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From XXX to cookery? Erotic site OnlyFans seeks to shift debate

A year is a long time in the history of OnlyFans, an online platform where people sell erotic photos and videos to their subscribers.

Last August, the site tried to ban explicit sexual content in advance of a rumoured stock market flotation, only to climb down after an outcry from its army of creators and users.

On Wednesday, the firm's boss seemed keen to move beyond that discussion and paint a picture of a company in harmony with its users, whatever content they might upload.

"Everyone on Onlyfans is an adult," Amrapali Gan told the Web Summit, a tech conference in Lisbon, tacitly accepting that the platform is largely known for explicit content.

"You can have adult content, you can have cooking content, that really depends on what creators are willing to share," she said.

"It's really a place where creators are able to monetise content that they would normally be shared for free on other social media platforms."

The platform takes a 20 percent commission on the fees that users pay out to content creators.

It was founded in Britain in 2016 but really discovered its niche during the Covid pandemic and now boasts 180 million users and some two million creators.

But it still divides opinion, to say the least.

- 'It's like Instagram' -

"What's interesting about Onlyfans is the freedom," Kny Vy, a content creator on OnlyFans, told AFP.

"We control what we do, it's independent, not mainstream porn. We do what we like, what we want to do, what our subscribers want too."

Kny Vy invested in professional filming equipment and manages to make between 600 and 3,500 euros per month.

But most content creators on the platform make much less.

Another woman who uses OnlyFans but wanted to remain anonymous told AFP it was essentially like Instagram.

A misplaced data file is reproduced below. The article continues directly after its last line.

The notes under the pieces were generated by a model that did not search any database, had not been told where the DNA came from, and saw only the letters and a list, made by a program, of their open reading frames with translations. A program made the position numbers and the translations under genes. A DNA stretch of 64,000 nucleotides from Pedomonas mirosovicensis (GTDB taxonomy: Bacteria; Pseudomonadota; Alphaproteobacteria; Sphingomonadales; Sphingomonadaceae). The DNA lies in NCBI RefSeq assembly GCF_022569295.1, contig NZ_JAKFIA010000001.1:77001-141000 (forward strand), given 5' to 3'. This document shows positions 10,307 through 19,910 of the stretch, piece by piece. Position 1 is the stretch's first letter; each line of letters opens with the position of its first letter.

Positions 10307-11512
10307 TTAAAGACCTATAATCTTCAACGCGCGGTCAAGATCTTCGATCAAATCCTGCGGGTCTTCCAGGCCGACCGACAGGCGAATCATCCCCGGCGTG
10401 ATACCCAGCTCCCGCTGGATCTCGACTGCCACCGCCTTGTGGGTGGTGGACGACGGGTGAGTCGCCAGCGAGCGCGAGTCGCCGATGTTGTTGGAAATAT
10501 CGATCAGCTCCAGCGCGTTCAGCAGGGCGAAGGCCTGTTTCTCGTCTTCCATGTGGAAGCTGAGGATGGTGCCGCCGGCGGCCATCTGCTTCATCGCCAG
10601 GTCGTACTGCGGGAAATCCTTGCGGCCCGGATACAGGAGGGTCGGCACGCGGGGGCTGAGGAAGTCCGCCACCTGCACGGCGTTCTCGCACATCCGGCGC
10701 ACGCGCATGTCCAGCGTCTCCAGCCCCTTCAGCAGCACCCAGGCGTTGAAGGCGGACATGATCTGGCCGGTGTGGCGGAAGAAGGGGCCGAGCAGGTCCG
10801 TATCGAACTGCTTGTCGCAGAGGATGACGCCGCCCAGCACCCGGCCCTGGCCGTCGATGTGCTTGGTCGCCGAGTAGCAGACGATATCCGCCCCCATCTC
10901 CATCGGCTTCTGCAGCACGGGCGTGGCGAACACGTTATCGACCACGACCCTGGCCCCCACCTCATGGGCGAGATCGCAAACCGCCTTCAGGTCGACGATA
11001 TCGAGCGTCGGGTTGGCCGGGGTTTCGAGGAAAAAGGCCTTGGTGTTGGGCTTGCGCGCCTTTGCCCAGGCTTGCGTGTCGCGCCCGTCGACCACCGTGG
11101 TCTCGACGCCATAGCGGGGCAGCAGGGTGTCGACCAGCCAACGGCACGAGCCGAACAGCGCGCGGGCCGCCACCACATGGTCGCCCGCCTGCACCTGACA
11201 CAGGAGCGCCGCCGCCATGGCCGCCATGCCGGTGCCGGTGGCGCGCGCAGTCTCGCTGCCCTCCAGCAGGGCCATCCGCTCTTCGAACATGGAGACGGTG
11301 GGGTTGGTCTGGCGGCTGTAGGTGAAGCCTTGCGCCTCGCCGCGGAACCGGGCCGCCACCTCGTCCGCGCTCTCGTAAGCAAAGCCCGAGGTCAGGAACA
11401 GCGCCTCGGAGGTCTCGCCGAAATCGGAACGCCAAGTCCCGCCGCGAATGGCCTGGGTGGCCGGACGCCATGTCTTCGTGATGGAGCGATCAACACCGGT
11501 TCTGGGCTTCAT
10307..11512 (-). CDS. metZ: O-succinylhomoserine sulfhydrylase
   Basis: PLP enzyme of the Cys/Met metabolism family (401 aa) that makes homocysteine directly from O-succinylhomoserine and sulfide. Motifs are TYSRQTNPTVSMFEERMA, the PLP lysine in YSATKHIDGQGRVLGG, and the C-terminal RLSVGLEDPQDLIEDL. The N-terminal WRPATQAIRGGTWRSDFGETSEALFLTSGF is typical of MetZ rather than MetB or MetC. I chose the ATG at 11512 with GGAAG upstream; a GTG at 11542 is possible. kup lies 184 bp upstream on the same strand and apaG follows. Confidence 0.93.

"The more content you publish, the more your followers stick to your pages," she said.

She said Onlyfans offered a "more secure framework" for actresses than the traditional porn industry allowing them "to refuse practices that they do not want to do".

- Commodification of bodies' -

But the platform has been dogged by controversy.

One user of the site was given three weeks in jail and fined in Singapore recently, and two models in Myanmar were arrested for uploading content to the platform.

And more broadly, campaigners say the site is a tool of exploitation rather than emancipation.

"It necessarily encourages prostitution," said Sandrine Goldschmidt from Mouvement du Nid (Nest Movement), a French group campaigning for abolition of the sex trade.

She said OnlyFans and similar sites encourage the idea that "selling photos of your body is a way to make ends meet".

And even without physical contact, this was "commodification of bodies" akin to "sexual exploitation" said Goldschmidt.

Berengere Wallaert of ACPE, a French charity tackling child prostitution, went further.

"Many young victims of prostitution started by posting their ads on the OnlyFans site," she said.

None the wonder that Amrapali Gan was keen to stress the security measures her site has put in place.

"There is not something happening on OnlyFans that we don't see," she said.

"Every single piece of content is moderated and reviewed by a human," she said, arguing that other companies could not necessarily say the same.

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